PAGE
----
Sweep (American football)

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Toss sweep
Buck sweep
Flanker sweep
Quarterback sweep

A sweep is a running play in American football where a running back takes a pitch or handoff from the quarterback and starts running parallel to the line of scrimmage, allowing for the offensive linemen and fullback to get in front of him to block defenders before he turns upfield. The play is run farther outside than an off tackle play. Variants of the sweep involve the quarterback or a wide receiver running with the ball, rather than a running back.

Types of the sweep[edit]

Toss sweep[edit]

A toss sweep is a play that is usually run out of the I formation or single set back formation.[1] The quarterback takes the snap, reverses out, then tosses the ball to the tailback. When run from the I formation, it allows the fullback to pick up any defenders who have penetrated into the backfield. Blocking from the offensive line ranges from straight zone blocking to pulling the playside guard. While this sweep doesn't have as many playfake combinations as the buck sweep, it tends to be more powerful and allows the running back to turn upfield faster.

Buck sweep[edit]

The buck sweep is usually run from a Wing T formation that includes a variety of play fakes. The quarterback takes the snap and fakes trap to the fullback. He then hands off to a halfback or wingback, who runs to the outside. The buck sweep is normally blocked by pulling the playside guard to kickout the force defender, and the backside guard pulling and turning up on the playsided linebacker. This allows for the other linemen to downblock on the other defenders, giving the offense an advantage when it comes to blocking angles. The buck sweep also provides an advantage in the possibilities available from its action, with the fullback trap before the sweep, a "waggle" pass,[2] or bootleg after it, and the sweep itself.

Packers sweep[edit]

Vince Lombardi, head coach of the Green Bay Packers, was fond of the sweep.[3][4] In the 1960s, he utilized the Packers sweep play—also known as the Lombardi sweep—in which guards Jerry Kramer and Fuzzy Thurston rapidly pulled out from their normal positions and led blocking for the running back (typically Paul Hornung or Jim Taylor) going around the end. It was an integral part of an offense that won five NFL titles in seven years.[5]

Flanker sweep[edit]

Also known as the jet sweep or fly sweep,[6] this sweep is a running play that is run from a set with a wide receiver (flanker) split out to the side away from the play, often run with the receiver in motion. The quarterback receives the snap and turns or runs toward the receiver, as the receiver makes a deep arc into the backfield behind the quarterback, where there is an exchange either by handoff or by pitching the ball to the receiver. This play typically resembles Student Body Right, in that every available blocker blocks to the playside. The variant that became popular in the National Football League (NFL) in 2018 is often run with the quarterback in a shotgun formation and the receiver crossing in front of him to receive the ball; when run in this manner using a pitch, the pitch is considered a forward pass, resulting in an incomplete pass rather than a fumble if the ball is dropped.[7]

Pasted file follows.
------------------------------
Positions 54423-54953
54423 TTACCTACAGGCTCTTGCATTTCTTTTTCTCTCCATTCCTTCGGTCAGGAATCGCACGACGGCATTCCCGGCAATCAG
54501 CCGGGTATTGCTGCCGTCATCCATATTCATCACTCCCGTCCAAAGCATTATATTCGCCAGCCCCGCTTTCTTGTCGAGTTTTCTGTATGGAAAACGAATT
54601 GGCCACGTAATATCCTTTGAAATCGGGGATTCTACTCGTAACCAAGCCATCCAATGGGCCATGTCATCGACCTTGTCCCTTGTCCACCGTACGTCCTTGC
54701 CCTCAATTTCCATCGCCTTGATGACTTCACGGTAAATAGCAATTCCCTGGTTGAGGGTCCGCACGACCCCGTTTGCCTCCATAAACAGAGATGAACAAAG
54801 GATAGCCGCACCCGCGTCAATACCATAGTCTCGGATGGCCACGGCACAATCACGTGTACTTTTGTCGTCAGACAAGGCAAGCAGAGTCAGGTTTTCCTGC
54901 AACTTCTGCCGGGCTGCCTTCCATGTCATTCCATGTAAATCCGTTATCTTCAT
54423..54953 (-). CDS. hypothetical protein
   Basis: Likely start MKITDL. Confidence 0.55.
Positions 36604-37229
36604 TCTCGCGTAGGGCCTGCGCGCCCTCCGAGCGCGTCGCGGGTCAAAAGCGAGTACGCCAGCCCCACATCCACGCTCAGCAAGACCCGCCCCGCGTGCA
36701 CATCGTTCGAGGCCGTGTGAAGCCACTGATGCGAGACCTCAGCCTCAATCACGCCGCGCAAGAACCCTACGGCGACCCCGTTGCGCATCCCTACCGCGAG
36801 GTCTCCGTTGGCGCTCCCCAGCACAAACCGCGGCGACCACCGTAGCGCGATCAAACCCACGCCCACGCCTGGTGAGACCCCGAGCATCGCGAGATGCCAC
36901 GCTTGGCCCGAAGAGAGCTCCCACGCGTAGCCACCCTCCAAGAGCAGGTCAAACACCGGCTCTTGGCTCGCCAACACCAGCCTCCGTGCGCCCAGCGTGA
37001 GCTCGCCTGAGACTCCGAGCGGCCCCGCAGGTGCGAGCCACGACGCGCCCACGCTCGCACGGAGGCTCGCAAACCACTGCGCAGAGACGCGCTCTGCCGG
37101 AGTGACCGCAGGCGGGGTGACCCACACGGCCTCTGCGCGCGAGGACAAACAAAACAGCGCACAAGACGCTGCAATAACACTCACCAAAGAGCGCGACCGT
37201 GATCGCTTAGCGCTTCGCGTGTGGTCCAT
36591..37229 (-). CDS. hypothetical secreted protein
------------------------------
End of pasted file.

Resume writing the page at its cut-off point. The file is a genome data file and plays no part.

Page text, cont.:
Quarterback sweep[edit]

The quarterback sweep is a running play where the quarterback takes the snap from center, typically in a shotgun formation, and then runs to the outside. This play can best be run by a fast, athletic quarterback. Sweeps often involve pulling of offensive linemen, usually one or both guards, to provide extra blockers at the point of attack.[8] Teams such as the Arkansas Razorbacks have had success running this play by lining up the halfback as the quarterback in a wildcat formation.

References[edit]

  1. ^ "Toss Sweep Improves I-Formation Outside Run Attack".
  2. ^ Schaumloffel, Bryan L. "The Waggle the Best Play in Football". bucksweep.com. Retrieved December 20, 2018.
  3. ^ Roberts, Jerry (2015). "Pass Receiving in Early Pro Football: A History to the 1960s". McFarland – via Google Books.
  4. ^ "Green Bay sweep - football play".
  5. ^ Gruver, Ed (1997). "The Lombardi Sweep" (PDF). The Coffin Corner. 19 (5). Retrieved October 28, 2016.
  6. ^ Wiltfong Jr., Lester A. (November 5, 2014). "Football 101: What's the difference between a Jet Sweep, an End Around and a Reverse?". windycitygridiron.com. Retrieved December 20, 2018.
  7. ^ Mays, Robert (October 30, 2018). "The Story Behind the Play That's Defined the 2018 NFL Season". The Ringer. Retrieved December 20, 2018.
  8. ^ Dean, Thomas A. (2012). "On Coaching Football: A Resource and Guide for Coaches". Universal-Publishers – via Google Books.